I sometimes describe this kindly-taking-charge-early approach as being Mama or Papa Bear — benevolently strong, confident, unafraid. Mama bear is always at the ready to be the parent in the situation. She doesn’t wait until her patience has worn thin and risk turning into a growling grizzly. She understands that real love sometimes means carrying children into or out of situations against their will or removing items (and maybe even other people or animals) from their grasp. Where others might see “bad, disobedient, disrespectful kids,” she sees “lost in impulse, needs help quick.” But she doesn’t just barrel through. She also makes a point of staying connected and on her child’s “side” by acknowledging feelings, “You don’t like this at all! I hear you.”
(I discuss “Mama and Papa Bear mode” more explicitly in my recent podcast: When Kids are Defiant and “Disobedient”.)
b) Keeping it light and low key: We can’t force cooperative activities. They require willingness. So activities like clearing up toys, tooth brushing, and even using polite language are best handled with subtlety, lots of respect, togetherness, low expectations and a very light touch. One way to demonstrate our respect is by verbally preparing kids for these situations and making them part of a predictable routine. Another is to offer kids as much active participation, autonomy, and choice as possible – exploring the possibilities with them, getting their input, letting them do it by themselves if they can.
We might ask, “Do you want to keep your cars out in the corner of the room, or shall we put them back in the basket?” Or, “Hmmm… now we’ll need to get this soap out of your hair… Would you rather look up at the ceiling with your head near the faucet or look towards me while I use this cup? Or do you have another idea?” With the example of hair washing, I might even ask if the child wants to wash a doll’s hair (or part of my hair!) first. In other words, I would bring him into the experience so that he can participate as actively as possible rather than have the hair washing done to him.
Inviting children to participate requires us to flexible, keep our expectations low, and accept less than perfection (i.e., maybe the hair washing is incomplete, there’s a little soap left in his hair, or we wash it less often than we might wish to). I would do my best to keep this and other cooperative experiences casual, although I would give my child 100% of my attention.
In a Facebook discussion group I suggested to a parent struggling with brushing her toddler’s teeth: “I would keep tooth brushing as light as possible. Let her do it herself; brush teeth together; let her brush your teeth first, etc. I wouldn’t make a big deal about it.”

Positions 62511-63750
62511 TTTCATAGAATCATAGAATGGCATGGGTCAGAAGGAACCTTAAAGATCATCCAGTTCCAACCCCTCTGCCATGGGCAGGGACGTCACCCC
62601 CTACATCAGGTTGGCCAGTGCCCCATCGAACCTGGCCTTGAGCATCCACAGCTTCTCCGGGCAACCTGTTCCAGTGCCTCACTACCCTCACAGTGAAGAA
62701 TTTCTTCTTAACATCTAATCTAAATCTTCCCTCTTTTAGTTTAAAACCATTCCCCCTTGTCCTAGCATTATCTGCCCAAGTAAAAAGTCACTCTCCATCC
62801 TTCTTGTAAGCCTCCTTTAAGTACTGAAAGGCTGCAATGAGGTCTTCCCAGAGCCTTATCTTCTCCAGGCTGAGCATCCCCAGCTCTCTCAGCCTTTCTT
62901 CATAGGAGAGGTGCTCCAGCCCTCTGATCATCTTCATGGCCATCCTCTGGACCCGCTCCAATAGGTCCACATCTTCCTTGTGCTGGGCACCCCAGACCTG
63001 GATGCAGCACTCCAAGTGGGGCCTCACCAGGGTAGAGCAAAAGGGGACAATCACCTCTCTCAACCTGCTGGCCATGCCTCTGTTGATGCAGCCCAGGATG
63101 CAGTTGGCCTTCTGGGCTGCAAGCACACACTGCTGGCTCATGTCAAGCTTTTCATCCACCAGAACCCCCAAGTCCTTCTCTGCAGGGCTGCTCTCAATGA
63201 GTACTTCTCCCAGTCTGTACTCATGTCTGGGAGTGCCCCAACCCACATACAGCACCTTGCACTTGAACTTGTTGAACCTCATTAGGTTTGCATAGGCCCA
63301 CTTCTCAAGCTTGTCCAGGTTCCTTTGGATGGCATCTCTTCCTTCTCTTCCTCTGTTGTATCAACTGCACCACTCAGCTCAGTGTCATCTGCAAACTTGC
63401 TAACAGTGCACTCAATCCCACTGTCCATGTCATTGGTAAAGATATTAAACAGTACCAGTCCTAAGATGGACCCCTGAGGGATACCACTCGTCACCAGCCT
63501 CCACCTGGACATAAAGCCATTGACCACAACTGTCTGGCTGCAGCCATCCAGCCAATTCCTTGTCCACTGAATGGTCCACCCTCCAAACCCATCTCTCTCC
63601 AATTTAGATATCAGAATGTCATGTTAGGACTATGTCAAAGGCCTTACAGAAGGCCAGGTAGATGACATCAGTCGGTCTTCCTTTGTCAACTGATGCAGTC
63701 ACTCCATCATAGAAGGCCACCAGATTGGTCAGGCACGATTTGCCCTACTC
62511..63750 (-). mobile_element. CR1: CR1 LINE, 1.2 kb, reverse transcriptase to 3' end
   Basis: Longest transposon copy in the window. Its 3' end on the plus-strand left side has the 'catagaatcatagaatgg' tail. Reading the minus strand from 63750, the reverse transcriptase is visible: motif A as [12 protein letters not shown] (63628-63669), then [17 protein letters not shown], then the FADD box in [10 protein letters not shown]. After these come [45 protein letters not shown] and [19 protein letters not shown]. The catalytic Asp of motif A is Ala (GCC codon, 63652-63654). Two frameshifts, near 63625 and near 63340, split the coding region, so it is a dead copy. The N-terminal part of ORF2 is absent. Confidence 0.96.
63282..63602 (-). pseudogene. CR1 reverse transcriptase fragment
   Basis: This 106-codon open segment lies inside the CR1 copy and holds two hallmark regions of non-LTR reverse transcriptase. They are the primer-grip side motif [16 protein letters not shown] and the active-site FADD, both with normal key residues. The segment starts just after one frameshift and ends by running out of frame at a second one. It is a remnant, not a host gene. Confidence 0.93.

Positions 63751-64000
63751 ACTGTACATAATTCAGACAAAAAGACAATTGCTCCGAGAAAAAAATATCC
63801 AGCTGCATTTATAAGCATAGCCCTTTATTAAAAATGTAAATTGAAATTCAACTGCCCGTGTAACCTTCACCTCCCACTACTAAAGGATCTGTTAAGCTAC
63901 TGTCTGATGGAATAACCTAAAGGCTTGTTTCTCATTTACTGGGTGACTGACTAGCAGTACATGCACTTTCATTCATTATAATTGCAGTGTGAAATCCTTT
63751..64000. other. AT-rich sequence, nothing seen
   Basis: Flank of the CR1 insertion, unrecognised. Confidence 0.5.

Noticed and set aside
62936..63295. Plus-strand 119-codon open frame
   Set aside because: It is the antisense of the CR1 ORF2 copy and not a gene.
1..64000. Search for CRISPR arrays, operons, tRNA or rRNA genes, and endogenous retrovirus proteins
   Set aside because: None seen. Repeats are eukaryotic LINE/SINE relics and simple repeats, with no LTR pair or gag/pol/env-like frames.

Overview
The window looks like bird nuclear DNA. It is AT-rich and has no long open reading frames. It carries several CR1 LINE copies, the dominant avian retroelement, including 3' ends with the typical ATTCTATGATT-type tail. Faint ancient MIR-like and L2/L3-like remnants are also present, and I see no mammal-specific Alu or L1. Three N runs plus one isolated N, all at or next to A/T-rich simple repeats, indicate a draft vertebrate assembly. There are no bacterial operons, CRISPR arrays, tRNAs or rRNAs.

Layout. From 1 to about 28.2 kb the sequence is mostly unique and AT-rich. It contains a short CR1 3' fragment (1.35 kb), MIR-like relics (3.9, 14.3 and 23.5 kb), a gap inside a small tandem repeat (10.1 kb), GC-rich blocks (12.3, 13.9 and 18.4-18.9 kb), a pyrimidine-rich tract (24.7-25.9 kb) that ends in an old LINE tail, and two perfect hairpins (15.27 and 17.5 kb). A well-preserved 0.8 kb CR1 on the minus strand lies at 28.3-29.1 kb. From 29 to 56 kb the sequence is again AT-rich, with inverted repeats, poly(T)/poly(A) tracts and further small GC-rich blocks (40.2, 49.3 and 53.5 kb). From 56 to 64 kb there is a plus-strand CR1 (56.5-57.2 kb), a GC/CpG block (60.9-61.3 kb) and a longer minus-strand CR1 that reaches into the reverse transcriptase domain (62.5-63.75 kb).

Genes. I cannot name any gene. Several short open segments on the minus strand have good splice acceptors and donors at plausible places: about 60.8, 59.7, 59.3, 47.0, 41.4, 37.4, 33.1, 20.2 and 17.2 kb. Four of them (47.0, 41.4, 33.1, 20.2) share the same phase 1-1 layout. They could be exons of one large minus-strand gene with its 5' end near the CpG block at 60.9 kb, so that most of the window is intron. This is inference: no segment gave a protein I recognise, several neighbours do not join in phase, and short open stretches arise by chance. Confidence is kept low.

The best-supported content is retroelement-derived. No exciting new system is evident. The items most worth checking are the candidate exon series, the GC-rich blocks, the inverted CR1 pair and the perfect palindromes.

The next day she replied: “Overnight success! Last night I just got my toothbrush ready, asked my daughter which kind of toothpaste she wanted, handed her toothbrush, and we both brushed our teeth for 2 min (mine is an electric on a timer). After we were done she said, “More!” We brushed again this morning. I know a positive attitude towards brushing is more important now than super clean teeth, and I was feeling very bad about the way things were headed. Thank you for helping me turn it around!”
c) Ducking and letting them roll on by: Let go of losing battles (i.e., against language, bossiness, screaming, whining, etc.) so they lose their power rather than build steam. So, in these instances, our action is actually more like inaction. Brettania’s story illustrates:
My 4-year-old recently started preschool. He came home last week and said “Poopy poop poopy poop” and then “you may die” while looking right at me. (I’m not sure why exactly the kids at school are saying these particular phrases. It is a lovely, outdoor, screen-free school so it just seems like random experimenting with things to say). Anyway, I just said “interesting….” because I truly was not bothered at all. So my son got very attentive and said, “Don’t you not like that??? My teacher doesn’t like it and some of the other children said it all day at school and she didn’t like it.” I said, “No, it doesn’t bother me at all.” My son looked shocked. This was about a week ago and he has never said these things again. It was such a clear example for me of how kids may repeat things (or not repeat them) based on the reaction they get from the parent or caregiver. I could just see/feel my son waiting for my big reaction, and when he didn’t get one he just dropped this behavior immediately. I still find it so amazing to realize how very much my reaction or response may influence my child’s behavior. In hindsight, I can think of so many examples of when I changed my response or approach (rather than trying to get my child to change) and my child’s behavior changed as a result.
We can do this.
I also recommend The Secret To Turning A Toddler’s “No!” Into A “Yes!” and What To Say Instead Of “NO!” – Six Ways To Gain Your Child’s Co-operation by Lisa Sunbury, Regarding Baby and
1, 2, 3, The Toddler Years by Irene Van der Zande and the Santa Cruz Infant Toddler Center Staff